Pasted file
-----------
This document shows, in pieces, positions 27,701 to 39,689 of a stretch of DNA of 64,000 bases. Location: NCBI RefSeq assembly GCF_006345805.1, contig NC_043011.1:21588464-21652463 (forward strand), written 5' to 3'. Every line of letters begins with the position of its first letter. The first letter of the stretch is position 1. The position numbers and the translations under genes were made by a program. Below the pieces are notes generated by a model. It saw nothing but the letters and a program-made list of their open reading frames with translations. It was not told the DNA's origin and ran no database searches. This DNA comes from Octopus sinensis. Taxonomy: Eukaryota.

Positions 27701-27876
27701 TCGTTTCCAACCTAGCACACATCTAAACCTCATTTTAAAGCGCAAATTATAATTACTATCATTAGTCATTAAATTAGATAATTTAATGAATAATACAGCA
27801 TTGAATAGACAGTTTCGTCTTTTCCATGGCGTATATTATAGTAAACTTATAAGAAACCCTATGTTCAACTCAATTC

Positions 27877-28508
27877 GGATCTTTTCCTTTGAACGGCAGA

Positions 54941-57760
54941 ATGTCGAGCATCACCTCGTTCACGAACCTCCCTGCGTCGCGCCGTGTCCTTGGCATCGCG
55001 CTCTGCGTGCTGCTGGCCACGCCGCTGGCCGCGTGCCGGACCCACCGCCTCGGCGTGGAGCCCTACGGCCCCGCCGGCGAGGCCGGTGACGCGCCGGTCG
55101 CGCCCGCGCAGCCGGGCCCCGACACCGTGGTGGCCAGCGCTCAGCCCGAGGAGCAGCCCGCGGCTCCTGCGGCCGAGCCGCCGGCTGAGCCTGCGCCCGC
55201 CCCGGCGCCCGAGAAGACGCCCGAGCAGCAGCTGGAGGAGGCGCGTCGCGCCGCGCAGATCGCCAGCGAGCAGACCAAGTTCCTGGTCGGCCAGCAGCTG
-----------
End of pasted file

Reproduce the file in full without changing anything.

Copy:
This document shows, in pieces, positions 27,701 to 39,689 of a stretch of DNA of 64,000 bases. Location: NCBI RefSeq assembly GCF_006345805.1, contig NC_043011.1:21588464-21652463 (forward strand), written 5' to 3'. Every line of letters begins with the position of its first letter. The first letter of the stretch is position 1. The position numbers and the translations under genes were made by a program. Below the pieces are notes generated by a model. It saw nothing but the letters and a program-made list of their open reading frames with translations. It was not told the DNA's origin and ran no database searches. This DNA comes from Octopus sinensis. Taxonomy: Eukaryota.

Positions 27701-27876
27701 TCGTTTCCAACCTAGCACACATCTAAACCTCATTTTAAAGCGCAAATTATAATTACTATCATTAGTCATTAAATTAGATAATTTAATGAATAATACAGCA
27801 TTGAATAGACAGTTTCGTCTTTTCCATGGCGTATATTATAGTAAACTTATAAGAAACCCTATGTTCAACTCAATTC

Positions 27877-28508
27877 GGATCTTTTCCTTTGAACGGCAGA

Positions 54941-57760
54941 ATGTCGAGCATCACCTCGTTCACGAACCTCCCTGCGTCGCGCCGTGTCCTTGGCATCGCG
55001 CTCTGCGTGCTGCTGGCCACGCCGCTGGCCGCGTGCCGGACCCACCGCCTCGGCGTGGAGCCCTACGGCCCCGCCGGCGAGGCCGGTGACGCGCCGGTCG
55101 CGCCCGCGCAGCCGGGCCCCGACACCGTGGTGGCCAGCGCTCAGCCCGAGGAGCAGCCCGCGGCTCCTGCGGCCGAGCCGCCGGCTGAGCCTGCGCCCGC
55201 CCCGGCGCCCGAGAAGACGCCCGAGCAGCAGCTGGAGGAGGCGCGTCGCGCCGCGCAGATCGCCAGCGAGCAGACCAAGTTCCTGGTCGGCCAGCAGCTG